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Publication numberUS6959956 B1
Publication typeGrant
Application numberUS 10/858,903
Publication dateNov 1, 2005
Filing dateJun 2, 2004
Priority dateJun 2, 2004
Fee statusLapsed
Publication number10858903, 858903, US 6959956 B1, US 6959956B1, US-B1-6959956, US6959956 B1, US6959956B1
InventorsMark W. Fero, David J. Prince
Original AssigneeLear Corporation
Export CitationBiBTeX, EndNote, RefMan
External Links: USPTO, USPTO Assignment, Espacenet
Acoustically transparent visor
US 6959956 B1
Abstract
A sun visor for use with a motor vehicle includes a visor body having sufficient acoustic transmissibility such that the visor body is sufficiently sound transparent. The visor body further being sufficiently opaque so as to inhibit passage of light through the visor body.
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Claims(23)
1. A sun visor for use with a motor vehicle, the sun visor comprising:
a visor body having sufficient acoustic transmissibility such that the visor body is configured to allow passage of sound at frequencies up to 800 Hz with less than 5 dB of transmission loss, the visor body further being sufficiently opaque so as to inhibit passage of light through the visor body.
2. The sun visor of claim 1 wherein the visor body includes a visor substrate having multiple holes extending therethrough, and a cover material that substantially covers the holes.
3. The sun visor of claim 2 wherein spacing of the holes is tuned to a target sound frequency range.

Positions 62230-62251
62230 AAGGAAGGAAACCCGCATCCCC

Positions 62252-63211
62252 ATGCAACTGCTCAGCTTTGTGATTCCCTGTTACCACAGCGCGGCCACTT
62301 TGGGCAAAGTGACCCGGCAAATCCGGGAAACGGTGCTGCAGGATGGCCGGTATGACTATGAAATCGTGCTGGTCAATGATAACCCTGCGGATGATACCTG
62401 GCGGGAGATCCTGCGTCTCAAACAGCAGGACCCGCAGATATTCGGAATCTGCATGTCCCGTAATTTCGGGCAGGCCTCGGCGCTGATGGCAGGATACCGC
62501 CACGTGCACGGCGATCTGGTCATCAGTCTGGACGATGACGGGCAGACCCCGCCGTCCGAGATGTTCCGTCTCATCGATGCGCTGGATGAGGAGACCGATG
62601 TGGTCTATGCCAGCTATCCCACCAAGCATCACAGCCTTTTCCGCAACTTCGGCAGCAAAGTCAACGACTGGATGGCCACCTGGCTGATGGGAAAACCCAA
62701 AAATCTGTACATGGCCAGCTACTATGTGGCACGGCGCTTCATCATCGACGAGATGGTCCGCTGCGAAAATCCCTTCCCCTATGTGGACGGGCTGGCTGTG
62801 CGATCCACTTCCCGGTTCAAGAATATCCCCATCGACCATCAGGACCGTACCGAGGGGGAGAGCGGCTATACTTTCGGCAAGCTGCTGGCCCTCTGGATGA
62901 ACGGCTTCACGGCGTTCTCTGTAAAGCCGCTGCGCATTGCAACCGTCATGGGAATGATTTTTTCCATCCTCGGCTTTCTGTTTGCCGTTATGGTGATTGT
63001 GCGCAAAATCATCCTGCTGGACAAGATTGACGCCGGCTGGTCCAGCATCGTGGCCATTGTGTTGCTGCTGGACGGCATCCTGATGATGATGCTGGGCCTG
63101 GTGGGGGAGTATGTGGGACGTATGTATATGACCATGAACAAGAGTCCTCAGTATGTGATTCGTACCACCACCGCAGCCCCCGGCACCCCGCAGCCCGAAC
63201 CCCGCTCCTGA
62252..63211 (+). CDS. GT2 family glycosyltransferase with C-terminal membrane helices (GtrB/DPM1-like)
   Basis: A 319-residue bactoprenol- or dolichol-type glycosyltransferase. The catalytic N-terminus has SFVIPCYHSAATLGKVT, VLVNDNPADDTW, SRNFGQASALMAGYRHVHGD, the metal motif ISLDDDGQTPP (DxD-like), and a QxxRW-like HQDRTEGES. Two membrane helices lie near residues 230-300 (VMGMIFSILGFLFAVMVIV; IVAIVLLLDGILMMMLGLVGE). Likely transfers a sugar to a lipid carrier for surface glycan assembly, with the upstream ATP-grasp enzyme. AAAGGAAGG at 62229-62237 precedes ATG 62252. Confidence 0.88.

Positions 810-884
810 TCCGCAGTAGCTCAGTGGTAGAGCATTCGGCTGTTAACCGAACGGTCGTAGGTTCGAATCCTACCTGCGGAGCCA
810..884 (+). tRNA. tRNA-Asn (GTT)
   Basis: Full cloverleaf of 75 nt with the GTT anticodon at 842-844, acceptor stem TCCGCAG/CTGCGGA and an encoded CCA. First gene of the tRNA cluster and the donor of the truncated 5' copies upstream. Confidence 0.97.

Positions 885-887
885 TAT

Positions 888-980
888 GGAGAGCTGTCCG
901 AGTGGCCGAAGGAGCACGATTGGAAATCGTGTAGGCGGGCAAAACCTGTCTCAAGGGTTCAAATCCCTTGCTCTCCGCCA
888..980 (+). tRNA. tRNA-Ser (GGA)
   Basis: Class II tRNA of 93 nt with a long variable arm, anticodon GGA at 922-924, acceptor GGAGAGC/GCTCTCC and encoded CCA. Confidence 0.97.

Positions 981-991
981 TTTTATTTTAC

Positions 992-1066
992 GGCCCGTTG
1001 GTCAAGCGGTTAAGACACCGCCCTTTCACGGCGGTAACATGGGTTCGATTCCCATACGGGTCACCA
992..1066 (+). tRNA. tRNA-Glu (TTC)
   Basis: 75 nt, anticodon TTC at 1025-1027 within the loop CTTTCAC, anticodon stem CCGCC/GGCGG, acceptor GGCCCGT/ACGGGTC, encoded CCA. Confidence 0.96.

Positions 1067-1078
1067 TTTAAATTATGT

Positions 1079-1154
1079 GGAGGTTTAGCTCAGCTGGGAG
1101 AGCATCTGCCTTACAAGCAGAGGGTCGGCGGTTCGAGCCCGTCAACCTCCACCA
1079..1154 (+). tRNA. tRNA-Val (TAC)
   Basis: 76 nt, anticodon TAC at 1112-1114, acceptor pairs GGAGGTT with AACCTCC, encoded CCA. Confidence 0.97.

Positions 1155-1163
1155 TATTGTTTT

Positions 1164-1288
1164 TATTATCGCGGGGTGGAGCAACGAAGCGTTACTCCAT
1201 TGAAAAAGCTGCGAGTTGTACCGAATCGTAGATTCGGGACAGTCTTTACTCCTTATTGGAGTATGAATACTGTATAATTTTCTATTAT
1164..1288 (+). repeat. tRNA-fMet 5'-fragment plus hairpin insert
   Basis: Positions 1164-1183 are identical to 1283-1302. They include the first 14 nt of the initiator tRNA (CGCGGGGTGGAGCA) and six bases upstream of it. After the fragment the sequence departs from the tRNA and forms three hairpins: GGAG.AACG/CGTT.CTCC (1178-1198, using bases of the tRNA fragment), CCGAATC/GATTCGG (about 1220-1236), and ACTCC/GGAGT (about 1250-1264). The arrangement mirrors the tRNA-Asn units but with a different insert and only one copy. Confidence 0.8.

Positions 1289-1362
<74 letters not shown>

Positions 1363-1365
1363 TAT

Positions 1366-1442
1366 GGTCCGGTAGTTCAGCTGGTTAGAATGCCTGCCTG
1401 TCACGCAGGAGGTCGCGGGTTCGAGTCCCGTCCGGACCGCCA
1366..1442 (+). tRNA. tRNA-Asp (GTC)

4. The sun visor of claim 2 wherein adjacent holes are spaced less than 10 millimeters apart, measured hole center to hole center.
5. The sun visor of claim 2 wherein the visor substrate includes a clamshell structure having first and second portions folded together, and wherein the multiple holes include multiple first holes formed in the first portion, and multiple second holes formed in the second portion.
6. The sun visor of claim 1 wherein the visor body includes first and second opposing portions and an acoustically transmissive insert disposed between the opposing portions.
7. The sun visor of claim 1 wherein the visor body includes a porous substrate.
8. The sun visor of claim 1 wherein the visor body includes a support structure and a flexible membrane attached to the support structure.
9. The sun visor of claim 8 wherein the flexible membrane is air impermeable.
10. The sun visor of claim 1 wherein the visor body includes first and second opposing portions, the first portion having a first area configured to provide acoustic transmissibility, and the second portion having a second area configured to provide acoustic transmissibility, the first and second areas differing in extent.
11. The sun visor of claim 1 further comprising an acoustic transducer disposed proximate the visor body.
12. A headliner arrangement for use with a motor vehicle, the headliner arrangement comprising:
a headliner assembly including a headliner body and an acoustic element attached to the headliner body; and